• Enforcement: The Tennessee Attorney General retains exclusive enforcement authority for TIPA;the law expressly states that there is no private right of action. The Tennessee Attorney General must provide 60 days’ written notice and an opportunity to cure before initiating enforcement action. If the alleged violations are not cured, the Tennessee Attorney General may file an action and seek declaratory and/or injunctive relief, civil penalties up to $7,500.00 for each violation, reasonable attorney’s fees and investigative costs, and treble damages in the case of a willful or knowing violation.
  • Dates and Deadlines: TIPA becomes effective on July 1, 2025.
  • Exemptions: The law includes numerous exemptions, including (but not limited to):
    • Government entities;
    • Financial institutions, their affiliates, and data subject to the Gramm-Leach-Bliley Act (GLBA);
    • Insurance companies;
    • Covered entities, business associates, and protected health information governed by the Health Insurance Portability and Accountability Act (HIPAA) and/or the Health Information Technology for Economic and Clinical Health Act (HITECH);
    • Nonprofit organizations;
    • Higher education institutions; and
    • Personal information that is subject to other laws such as the Children’s Online Privacy Protection Act (COPPA), the Family Educational Rights and Privacy Act (FERPA), and the Fair Credit Reporting Act (FCRA).

Despite having extensive carve-outs, TIPA grants consumers extensive rights over their personal information, and places stringent compliance obligations on businesses (controllers) and service providers (processors). Businesses should start planning for compliance now to avoid costly enforcement actions down the road.

For more information and other updates and alerts regarding privacy law developments, subscribe to Bradley’s privacy blog, Online and On Point.

Photo of Junaid Odubeko Junaid Odubeko

Junaid Odubeko is a litigator whose practice focuses on advising and representing clients in complex commercial and business disputes and real estate litigation. Businesses turn to Junaid for assistance with matters involving contract disputes and business torts. Junaid also represents clients in litigation…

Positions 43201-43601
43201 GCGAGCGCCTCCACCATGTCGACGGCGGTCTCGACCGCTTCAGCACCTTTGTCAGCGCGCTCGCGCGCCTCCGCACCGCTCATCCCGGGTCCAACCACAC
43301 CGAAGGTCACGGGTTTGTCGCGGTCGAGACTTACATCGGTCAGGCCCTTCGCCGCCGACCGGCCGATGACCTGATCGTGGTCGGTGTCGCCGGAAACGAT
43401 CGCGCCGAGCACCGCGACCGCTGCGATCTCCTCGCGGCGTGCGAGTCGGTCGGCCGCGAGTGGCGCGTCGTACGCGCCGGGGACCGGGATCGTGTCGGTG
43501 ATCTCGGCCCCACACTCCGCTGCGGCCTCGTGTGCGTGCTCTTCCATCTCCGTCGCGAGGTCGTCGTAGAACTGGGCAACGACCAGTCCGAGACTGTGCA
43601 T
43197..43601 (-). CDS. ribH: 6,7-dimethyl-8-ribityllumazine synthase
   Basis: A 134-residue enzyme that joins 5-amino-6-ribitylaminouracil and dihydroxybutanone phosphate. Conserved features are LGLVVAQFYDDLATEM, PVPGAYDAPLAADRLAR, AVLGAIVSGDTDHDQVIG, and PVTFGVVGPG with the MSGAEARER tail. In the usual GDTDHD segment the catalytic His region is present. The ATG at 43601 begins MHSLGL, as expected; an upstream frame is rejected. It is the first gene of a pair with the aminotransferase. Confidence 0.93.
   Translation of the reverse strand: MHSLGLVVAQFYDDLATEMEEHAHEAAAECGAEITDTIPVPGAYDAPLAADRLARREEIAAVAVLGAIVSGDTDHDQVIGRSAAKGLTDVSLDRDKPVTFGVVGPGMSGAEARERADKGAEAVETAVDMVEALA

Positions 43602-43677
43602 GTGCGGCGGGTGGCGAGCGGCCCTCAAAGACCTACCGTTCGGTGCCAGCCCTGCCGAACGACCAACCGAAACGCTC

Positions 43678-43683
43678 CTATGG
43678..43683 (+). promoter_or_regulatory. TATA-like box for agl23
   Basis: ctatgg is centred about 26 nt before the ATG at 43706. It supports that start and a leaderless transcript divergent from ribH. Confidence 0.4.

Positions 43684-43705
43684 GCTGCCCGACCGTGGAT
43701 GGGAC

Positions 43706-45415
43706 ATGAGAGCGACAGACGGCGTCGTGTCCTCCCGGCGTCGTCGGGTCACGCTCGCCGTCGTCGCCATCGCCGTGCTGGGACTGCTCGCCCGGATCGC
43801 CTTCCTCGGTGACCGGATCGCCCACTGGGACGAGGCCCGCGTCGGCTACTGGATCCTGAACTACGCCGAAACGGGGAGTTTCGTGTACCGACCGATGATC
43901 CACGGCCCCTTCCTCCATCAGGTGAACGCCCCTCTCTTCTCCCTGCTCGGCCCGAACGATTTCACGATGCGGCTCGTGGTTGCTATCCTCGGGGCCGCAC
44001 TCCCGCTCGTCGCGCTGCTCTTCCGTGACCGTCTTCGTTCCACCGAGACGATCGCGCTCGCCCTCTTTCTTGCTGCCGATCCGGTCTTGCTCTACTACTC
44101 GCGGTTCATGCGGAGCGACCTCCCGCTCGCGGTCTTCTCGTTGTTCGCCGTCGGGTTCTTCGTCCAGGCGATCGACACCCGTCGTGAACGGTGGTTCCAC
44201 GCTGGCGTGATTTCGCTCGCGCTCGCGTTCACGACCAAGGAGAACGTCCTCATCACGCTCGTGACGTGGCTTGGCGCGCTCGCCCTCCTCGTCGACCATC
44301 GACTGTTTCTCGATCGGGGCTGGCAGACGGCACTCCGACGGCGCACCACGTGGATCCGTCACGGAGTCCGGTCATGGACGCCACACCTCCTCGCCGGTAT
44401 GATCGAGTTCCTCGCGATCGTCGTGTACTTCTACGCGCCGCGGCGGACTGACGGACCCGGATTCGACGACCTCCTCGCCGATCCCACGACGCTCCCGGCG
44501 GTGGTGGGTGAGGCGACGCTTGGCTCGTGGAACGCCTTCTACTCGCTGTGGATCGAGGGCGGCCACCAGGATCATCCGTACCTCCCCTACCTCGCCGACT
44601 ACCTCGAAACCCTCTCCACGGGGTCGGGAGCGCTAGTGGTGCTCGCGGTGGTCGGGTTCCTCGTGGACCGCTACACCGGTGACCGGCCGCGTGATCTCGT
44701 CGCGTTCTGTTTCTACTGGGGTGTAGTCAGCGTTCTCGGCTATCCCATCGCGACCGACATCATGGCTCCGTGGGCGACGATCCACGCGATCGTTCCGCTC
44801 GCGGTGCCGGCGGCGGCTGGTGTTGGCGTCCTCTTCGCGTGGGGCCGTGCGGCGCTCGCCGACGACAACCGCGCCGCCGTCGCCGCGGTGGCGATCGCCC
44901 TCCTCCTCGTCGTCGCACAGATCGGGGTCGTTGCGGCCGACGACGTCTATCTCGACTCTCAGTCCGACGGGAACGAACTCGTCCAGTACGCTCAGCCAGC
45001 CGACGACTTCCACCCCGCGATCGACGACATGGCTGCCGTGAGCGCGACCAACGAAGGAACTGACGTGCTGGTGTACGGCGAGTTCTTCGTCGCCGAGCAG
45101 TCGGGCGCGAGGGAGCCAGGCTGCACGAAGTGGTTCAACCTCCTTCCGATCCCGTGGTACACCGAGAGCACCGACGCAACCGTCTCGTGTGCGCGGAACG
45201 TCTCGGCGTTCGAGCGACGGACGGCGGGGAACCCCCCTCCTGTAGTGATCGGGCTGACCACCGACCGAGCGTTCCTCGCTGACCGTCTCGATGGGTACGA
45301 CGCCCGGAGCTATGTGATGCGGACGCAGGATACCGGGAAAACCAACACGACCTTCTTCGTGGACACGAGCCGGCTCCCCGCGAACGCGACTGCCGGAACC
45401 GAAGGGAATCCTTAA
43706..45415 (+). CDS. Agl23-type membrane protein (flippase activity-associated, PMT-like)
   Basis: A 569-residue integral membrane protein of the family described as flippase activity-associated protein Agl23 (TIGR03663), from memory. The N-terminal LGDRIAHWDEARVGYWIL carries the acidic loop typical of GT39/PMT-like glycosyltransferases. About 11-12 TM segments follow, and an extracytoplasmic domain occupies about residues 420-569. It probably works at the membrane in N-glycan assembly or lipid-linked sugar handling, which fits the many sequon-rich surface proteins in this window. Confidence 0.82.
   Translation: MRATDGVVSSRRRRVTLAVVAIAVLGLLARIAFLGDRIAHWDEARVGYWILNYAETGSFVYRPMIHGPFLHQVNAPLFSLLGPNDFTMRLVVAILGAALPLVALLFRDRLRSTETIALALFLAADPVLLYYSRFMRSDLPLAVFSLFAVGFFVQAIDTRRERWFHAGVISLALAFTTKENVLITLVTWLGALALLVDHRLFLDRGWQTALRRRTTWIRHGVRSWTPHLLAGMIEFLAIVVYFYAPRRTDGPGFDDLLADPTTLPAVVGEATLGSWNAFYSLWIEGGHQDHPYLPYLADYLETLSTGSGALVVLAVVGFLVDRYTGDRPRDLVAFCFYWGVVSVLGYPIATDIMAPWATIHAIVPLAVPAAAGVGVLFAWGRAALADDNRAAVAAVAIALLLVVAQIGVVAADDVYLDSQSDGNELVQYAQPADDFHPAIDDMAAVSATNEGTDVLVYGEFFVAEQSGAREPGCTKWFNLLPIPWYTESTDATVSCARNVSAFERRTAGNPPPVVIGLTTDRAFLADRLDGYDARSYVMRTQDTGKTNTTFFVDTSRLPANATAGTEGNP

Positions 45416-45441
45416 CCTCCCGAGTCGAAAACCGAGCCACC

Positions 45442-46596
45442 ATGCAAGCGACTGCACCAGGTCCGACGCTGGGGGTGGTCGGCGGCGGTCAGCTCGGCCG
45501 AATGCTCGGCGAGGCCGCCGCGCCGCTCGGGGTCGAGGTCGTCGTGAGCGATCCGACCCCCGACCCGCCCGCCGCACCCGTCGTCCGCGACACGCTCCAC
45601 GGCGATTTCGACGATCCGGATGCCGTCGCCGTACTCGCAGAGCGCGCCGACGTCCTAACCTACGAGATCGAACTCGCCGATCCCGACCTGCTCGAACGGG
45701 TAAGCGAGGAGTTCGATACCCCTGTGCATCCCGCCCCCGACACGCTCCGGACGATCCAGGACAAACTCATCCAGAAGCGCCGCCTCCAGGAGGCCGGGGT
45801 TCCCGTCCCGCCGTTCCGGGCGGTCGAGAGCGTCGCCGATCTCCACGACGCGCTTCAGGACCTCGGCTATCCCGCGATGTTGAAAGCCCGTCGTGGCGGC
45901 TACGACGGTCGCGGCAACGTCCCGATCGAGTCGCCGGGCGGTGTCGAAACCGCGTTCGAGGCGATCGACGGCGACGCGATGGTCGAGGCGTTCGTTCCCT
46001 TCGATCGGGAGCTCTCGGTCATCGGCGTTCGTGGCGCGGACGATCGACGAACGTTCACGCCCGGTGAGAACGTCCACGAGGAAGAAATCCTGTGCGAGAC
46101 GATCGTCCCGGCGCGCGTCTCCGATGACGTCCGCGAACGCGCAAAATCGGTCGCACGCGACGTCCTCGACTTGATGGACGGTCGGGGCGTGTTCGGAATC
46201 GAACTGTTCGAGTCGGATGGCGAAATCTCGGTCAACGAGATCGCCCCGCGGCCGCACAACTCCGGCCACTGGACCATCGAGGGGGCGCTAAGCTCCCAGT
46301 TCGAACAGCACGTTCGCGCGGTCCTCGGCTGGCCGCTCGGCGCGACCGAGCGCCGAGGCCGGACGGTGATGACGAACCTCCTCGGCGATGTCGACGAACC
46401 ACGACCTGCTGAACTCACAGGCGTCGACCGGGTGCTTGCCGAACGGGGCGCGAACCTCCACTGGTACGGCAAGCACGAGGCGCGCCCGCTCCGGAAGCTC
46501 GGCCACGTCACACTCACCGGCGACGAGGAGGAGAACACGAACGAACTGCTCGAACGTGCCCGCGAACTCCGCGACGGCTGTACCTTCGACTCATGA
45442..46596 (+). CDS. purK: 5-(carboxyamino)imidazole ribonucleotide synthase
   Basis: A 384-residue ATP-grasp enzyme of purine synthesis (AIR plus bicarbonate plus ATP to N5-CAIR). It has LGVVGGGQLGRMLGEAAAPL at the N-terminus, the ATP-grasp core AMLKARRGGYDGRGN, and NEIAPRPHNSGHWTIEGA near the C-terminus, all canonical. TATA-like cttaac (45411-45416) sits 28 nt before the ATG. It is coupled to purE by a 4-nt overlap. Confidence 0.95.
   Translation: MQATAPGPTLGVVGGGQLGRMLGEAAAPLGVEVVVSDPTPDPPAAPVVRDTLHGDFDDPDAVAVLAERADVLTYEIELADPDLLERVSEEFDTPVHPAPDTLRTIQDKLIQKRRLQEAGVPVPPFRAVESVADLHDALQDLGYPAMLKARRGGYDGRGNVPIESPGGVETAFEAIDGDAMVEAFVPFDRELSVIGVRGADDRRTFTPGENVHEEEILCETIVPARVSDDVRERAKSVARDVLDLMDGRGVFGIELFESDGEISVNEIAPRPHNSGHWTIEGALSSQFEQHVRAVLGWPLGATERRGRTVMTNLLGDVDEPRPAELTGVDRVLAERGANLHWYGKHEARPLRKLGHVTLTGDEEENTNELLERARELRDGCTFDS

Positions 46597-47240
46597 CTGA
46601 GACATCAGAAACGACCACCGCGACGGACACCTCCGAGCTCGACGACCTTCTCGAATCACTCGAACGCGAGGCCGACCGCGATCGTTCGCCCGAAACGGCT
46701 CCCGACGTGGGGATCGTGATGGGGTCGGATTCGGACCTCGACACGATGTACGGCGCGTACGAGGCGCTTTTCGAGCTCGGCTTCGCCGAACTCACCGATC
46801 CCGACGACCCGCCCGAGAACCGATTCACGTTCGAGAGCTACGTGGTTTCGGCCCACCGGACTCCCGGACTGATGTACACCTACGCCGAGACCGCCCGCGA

Junaid Odubeko is a litigator whose practice focuses on advising and representing clients in complex commercial and business disputes and real estate litigation. Businesses turn to Junaid for assistance with matters involving contract disputes and business torts. Junaid also represents clients in litigation involving real estate contracts and condemnation actions. He is known as a hard working and dedicated attorney, and his clients rely on him for his thoughtful, effective, and efficient resolution of their legal needs. Junaid has represented clients in many industries, including healthcare, financial services, transportation, lodging and entertainment and insurance.

Photo of Benjamin William Perry Benjamin William Perry

Ben Perry’s practice spans the spectrum of legal services. On the litigation side, Ben represents clients at the trial and appellate level against a wide variety of claims in state and federal courts. His practice primarily concentrates on complex civil litigation, products liability…

Ben Perry’s practice spans the spectrum of legal services. On the litigation side, Ben represents clients at the trial and appellate level against a wide variety of claims in state and federal courts. His practice primarily concentrates on complex civil litigation, products liability defense, and representing financial institutions and mortgage companies in civil litigation. As part of the Banking and Financial Services Practice Group, he defends mortgage servicers, investors, and related entities against numerous state and federal law claims arising out of lending and loan servicing practices, including alleged violations of the Telephone Consumer Protection Act (TCPA) and various claims relating to the sale of bank-owned real estate. Ben also has substantial experience defending banks and investors in hundreds of cases related to homeowner’s association (HOA) superpriority liens, and he has represented a company’s founder and CEO facing claims brought by the SEC for alleged embezzlement of company funds.

Photo of Eric Setterlund Eric Setterlund

Eric Setterlund serves as counsel in Bradley’s Healthcare and Cybersecurity and Privacy practice groups. He has extensive experience with matters related to healthcare privacy, security protections and regulatory compliance. Prior to joining the firm, Eric served as chief privacy officer and privacy and…

Eric Setterlund serves as counsel in Bradley’s Healthcare and Cybersecurity and Privacy practice groups. He has extensive experience with matters related to healthcare privacy, security protections and regulatory compliance. Prior to joining the firm, Eric served as chief privacy officer and privacy and data counsel for BlueCross BlueShield of Tennessee. He draws upon his real-world business and program management experience to provide his clients practical advice for complex regulatory and transactional matters.